Annie and the Queen

The portrait, made in honor the the Queen's visit to the U.S., will be on display at the National Archives in Washington, D.C. For fun you can then go and see the Declaration of Independence, wherein we Americans told the Queen's relative, King George III, to get lost.—David Schonauer

Here's a news flash: An Annie Leibovitz picture of Queen Elizabeth II is creating controversy. Excuse us while we alert the Royal Press Corps. (The photo seen here is a detail from the larger original.)

What is it about Leibovitz's new portrait of Queen Elizabeth II that is unacceptable? Does she not look handsome? Does she not look regal? That is the sum total of what she does for a living, as far as I know. The lady happens to live in castles with big rooms filled with old furniture. Why shouldn't she be photographed that way? Portraiture doesn't always need to amuse or confound expectations. (We've already had enough of that from Annie.) If there is a certain chill to the photo, who is to say it doesn't eminate from the subject herself?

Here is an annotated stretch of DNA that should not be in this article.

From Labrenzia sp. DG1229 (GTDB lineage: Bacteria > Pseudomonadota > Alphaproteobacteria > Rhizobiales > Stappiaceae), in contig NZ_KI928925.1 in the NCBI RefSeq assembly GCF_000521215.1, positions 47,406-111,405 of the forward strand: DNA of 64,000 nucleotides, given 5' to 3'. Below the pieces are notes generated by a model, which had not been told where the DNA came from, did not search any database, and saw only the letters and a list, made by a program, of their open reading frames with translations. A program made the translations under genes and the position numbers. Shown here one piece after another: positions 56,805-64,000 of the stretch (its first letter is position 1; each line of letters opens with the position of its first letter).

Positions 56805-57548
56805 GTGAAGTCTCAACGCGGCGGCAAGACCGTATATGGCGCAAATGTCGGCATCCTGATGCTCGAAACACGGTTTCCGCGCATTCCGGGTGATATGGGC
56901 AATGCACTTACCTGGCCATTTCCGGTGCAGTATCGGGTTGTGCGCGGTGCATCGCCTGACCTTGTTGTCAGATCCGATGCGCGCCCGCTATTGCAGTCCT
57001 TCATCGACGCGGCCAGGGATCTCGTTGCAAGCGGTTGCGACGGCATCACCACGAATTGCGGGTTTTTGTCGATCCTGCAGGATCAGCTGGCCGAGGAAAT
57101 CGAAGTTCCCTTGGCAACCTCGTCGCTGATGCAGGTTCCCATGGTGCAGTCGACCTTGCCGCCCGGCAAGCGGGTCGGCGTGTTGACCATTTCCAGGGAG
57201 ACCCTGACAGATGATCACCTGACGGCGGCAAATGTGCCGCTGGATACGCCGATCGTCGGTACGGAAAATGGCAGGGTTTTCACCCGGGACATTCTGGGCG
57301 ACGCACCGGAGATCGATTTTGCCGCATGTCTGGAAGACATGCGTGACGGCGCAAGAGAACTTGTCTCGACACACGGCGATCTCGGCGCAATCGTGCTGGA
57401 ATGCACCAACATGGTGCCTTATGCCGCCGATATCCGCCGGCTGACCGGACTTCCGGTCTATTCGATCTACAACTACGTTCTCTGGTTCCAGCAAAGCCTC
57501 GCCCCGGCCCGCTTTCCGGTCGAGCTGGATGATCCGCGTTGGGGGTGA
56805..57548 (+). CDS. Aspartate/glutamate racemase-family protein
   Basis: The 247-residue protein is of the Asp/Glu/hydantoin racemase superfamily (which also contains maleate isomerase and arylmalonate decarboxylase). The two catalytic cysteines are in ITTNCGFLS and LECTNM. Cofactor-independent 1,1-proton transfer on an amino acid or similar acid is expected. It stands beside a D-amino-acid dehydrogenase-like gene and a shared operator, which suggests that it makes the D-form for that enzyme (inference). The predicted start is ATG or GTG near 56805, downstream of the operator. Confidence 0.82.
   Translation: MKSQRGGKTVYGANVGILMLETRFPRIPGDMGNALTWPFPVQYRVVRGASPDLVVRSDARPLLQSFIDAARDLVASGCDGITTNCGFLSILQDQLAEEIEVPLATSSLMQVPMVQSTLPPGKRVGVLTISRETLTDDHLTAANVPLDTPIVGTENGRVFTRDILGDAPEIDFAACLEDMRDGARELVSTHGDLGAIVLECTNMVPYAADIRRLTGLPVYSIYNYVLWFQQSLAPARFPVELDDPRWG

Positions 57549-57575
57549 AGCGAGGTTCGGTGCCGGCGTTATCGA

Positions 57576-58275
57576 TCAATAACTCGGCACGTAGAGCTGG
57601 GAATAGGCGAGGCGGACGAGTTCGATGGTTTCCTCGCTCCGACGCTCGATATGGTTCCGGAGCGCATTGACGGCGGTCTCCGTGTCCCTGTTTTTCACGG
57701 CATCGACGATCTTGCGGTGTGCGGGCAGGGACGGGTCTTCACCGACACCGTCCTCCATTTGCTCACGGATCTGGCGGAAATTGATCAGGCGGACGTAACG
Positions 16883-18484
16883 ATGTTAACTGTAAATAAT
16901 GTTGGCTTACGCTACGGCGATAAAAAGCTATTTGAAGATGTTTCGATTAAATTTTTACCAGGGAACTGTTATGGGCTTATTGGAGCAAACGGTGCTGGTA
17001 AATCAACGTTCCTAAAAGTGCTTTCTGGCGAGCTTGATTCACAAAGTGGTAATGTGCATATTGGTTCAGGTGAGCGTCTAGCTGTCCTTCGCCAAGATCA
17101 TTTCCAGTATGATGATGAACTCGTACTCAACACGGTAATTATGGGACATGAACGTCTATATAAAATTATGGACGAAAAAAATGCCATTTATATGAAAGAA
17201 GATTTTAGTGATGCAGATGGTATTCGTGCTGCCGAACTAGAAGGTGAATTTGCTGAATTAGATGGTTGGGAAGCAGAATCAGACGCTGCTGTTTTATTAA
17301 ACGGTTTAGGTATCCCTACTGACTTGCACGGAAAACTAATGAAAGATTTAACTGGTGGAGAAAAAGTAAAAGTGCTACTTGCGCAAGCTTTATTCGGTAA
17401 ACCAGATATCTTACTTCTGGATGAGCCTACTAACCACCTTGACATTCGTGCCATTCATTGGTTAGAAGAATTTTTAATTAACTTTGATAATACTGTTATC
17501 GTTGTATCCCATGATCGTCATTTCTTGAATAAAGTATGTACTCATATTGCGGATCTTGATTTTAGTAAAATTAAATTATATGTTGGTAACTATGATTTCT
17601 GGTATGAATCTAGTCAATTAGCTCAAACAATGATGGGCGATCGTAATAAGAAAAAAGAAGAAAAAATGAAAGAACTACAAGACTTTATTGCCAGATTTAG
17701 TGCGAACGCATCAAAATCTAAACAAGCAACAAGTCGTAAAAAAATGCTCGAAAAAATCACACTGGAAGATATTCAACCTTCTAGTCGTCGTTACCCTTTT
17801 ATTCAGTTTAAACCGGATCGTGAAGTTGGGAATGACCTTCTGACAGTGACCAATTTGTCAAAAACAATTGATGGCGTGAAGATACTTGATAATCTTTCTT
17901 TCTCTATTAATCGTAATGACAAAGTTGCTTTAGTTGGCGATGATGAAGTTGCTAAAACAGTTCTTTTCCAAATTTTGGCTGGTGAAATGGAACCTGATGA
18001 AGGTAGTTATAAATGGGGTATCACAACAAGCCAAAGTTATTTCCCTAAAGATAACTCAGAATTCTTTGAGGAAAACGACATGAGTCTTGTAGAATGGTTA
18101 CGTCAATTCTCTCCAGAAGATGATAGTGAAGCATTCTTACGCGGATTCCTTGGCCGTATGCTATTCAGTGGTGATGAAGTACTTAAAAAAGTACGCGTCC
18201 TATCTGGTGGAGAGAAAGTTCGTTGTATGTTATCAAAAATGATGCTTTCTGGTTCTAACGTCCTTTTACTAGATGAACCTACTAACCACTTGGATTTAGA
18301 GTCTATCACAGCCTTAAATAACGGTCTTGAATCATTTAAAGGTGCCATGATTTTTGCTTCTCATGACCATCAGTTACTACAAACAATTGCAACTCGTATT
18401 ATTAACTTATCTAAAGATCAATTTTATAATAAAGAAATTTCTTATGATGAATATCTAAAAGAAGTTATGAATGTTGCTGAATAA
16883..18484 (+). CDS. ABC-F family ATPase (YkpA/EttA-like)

The portrait, made in honor the the Queen's visit to the U.S., will be on display at the National Archives in Washington, D.C. For fun you can then go and see the Declaration of Independence, wherein we Americans told the Queen's relative, King George III, to get lost.
—David Schonauer